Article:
- Cabana Hotel on Koh Phi Phi– I spent one night on Koh Phi Phi and this is where I stayed. By the time I got off the boat with all of my luggage, I was tired and just ready to settle down somewhere, so I just picked one of the closest hotels without doing much research. While it could have been better, I was relatively pleased with this hotel. It was close to the pier and main strip of shops. It was clean and the staff was very accommodating. It offered a complimentary breakfast that was pretty good. However, I wished that it had an elevator and that my bathroom was larger. Regardless, the view from my balcony was a beautiful sight to wake up to in the morning. This was the priciest hotel that I stayed in during my time in Thailand. I paid $112 for a night. I don’t think it was quite worth the price based on Thailand’s standards, but I was willing to pay for the convenience of the location.
Important Things To Know
- Language– They speak Thai in Thailand. Since tourism is big here, many people have some basic knowledge of English, but I emphasize basic. I had a hard time communicating with many people. Occasionally I would come across someone who spoke really good English but it was rare. I found the use of the Google Translate app to come in handy. You’re able to speak into the app and the app will respond by speaking it in the language you choose. Also, I learned a few basic phrases that came in handy; you can find them here.
- Currency– They use the Thai baht ((THB), pronounced ‘bot’). The conversion is 1 USD= 33 THB. I found that many things cost 100 THB, which made keeping up with how much I was spending easy to do. To do a quick and rough conversion, I just multiplied the price in THB by 3 to get an idea of what I was spending.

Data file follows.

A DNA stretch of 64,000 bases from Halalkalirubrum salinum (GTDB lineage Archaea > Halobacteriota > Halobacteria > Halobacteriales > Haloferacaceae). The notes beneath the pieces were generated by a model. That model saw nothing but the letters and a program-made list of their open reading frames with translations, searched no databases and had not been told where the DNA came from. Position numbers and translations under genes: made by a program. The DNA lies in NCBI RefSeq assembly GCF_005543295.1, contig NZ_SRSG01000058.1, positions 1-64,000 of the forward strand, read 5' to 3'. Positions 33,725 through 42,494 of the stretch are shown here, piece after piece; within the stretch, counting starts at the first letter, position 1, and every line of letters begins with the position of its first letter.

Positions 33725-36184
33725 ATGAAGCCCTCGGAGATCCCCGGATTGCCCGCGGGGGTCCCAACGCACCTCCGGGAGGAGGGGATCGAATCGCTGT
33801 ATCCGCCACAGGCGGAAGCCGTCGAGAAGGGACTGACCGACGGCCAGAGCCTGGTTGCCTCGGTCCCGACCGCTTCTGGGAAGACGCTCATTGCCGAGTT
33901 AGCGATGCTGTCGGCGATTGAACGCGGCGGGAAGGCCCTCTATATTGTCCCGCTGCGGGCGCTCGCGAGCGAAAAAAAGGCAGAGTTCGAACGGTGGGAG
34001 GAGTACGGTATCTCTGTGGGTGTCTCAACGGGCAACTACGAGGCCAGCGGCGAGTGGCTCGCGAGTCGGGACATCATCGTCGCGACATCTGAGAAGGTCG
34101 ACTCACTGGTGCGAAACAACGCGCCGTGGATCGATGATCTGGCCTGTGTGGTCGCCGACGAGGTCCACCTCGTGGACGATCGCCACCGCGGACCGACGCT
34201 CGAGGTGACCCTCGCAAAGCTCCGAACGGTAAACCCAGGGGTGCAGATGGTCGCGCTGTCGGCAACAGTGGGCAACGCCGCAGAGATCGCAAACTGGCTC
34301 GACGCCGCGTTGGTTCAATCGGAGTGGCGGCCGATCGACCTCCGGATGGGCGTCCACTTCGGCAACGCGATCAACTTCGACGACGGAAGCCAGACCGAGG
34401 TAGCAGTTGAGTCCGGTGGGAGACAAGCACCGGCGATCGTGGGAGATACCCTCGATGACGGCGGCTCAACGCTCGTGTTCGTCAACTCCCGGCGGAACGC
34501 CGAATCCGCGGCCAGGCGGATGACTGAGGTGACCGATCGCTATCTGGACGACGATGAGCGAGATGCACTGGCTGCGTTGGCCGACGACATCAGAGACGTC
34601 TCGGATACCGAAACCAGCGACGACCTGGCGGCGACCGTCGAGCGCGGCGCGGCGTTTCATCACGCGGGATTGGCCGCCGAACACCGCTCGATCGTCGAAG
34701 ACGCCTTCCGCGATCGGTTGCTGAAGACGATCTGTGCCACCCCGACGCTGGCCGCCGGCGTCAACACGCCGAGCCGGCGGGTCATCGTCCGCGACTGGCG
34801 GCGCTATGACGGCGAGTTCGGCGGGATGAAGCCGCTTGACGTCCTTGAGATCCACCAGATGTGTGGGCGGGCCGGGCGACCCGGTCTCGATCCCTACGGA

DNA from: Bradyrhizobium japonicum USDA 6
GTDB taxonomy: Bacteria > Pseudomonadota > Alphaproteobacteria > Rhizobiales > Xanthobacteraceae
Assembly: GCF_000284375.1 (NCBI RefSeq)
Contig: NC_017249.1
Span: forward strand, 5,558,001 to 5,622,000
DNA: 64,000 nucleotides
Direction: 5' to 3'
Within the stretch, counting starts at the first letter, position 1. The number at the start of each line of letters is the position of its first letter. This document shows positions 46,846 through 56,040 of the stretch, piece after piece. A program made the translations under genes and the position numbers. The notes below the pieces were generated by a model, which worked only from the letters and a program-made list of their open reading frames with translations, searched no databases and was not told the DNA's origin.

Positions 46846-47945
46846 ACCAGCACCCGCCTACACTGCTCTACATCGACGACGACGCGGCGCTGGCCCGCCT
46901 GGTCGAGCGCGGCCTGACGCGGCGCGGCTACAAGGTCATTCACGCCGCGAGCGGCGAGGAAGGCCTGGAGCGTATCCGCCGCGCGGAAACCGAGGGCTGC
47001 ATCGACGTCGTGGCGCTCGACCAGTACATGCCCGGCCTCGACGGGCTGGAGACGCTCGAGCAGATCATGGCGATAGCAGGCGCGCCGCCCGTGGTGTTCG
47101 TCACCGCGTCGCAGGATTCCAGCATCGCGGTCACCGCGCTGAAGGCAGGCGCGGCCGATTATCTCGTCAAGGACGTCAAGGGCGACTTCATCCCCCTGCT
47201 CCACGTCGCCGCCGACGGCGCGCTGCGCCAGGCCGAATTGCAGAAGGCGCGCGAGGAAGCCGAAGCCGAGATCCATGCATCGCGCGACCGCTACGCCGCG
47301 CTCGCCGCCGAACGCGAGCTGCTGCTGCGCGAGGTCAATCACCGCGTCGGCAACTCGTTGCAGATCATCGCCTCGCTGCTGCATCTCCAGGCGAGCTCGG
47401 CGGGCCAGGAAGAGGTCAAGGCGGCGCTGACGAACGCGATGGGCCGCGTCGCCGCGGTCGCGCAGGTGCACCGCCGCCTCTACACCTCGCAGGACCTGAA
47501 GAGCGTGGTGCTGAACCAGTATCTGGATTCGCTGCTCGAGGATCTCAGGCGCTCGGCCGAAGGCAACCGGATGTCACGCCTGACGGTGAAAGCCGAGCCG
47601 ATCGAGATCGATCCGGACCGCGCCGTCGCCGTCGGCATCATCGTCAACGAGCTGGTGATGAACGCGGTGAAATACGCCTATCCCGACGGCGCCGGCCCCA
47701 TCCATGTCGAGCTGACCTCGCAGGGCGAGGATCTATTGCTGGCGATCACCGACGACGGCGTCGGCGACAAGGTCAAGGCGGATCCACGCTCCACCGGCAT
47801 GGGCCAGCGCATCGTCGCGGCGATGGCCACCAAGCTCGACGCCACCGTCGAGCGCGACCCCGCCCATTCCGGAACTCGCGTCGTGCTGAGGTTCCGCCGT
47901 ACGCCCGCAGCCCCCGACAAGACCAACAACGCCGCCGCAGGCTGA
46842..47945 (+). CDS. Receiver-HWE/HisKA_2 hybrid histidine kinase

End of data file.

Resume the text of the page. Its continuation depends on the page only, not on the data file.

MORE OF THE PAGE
- Weather– If you like warm weather, you’ll like Thailand. It stays warm year round with the lows in December only dropping into the 70’s. The hottest time of the year is around April when the temperature averages in the high 80’s. It rains quite a bit in Thailand, with the rainiest months being between May-October. If it’s not during the rainy season, it may rain for a short while, but not enough to ruin your day. During the rainy season- September, especially, however, it may rain enough to flood in Bangkok.
- Transportation– If you’re in Bangkok, you will be able to make use of the metros. There are two, the BTS, or skytrain, and the MRT, which is the subway underground. Both are very easy to navigate, and tickets cost between 25 baht and 50 baht per way. In and outside of Bangkok, you are able to take taxis, motorbikes, and tuk-tuks, little motorized wagons. Traffic in Thailand follows different rules than here, and motorbikes tend to weave in and out of traffic and drive pretty crazily. They don’t have helmets for passengers, so ride at your own risk. Tuk-tuks are pretty famous in Thailand, and I would do just to say that I did it, but I wouldn’t make a practice of taking tuk-tuks, since they are more expensive than taxis. Taxis are my preferred method of transportation, but be careful in Bangkok, because drivers will try to take advantage of tourists. Always insist that drivers turn on the meter, and if they refuse, get out and get another taxi.
- Food– I really enjoyed the food in Thailand. There were lots of different options, and as a vegan, I didn’t have any trouble finding food. Street food here is a must. It may not appear to be the most sanitary, but it’s safe and it’s delicious. I ate a lot of noodles, pad thai, fried rice, vegetables, and fruit. If you’re an adventurous eater, you will have a chance to eat things like sweet and spicy tarantula or scorpion. But not to worry, if you’re a picky eater. There are plenty of safe things like rice and noodles to hold you over.
Things I Wish I’d Known
I must admit that this is the trip that I have been most unprepared for. It went amazingly smoothly, but there are some things that I wish I’d known before I went: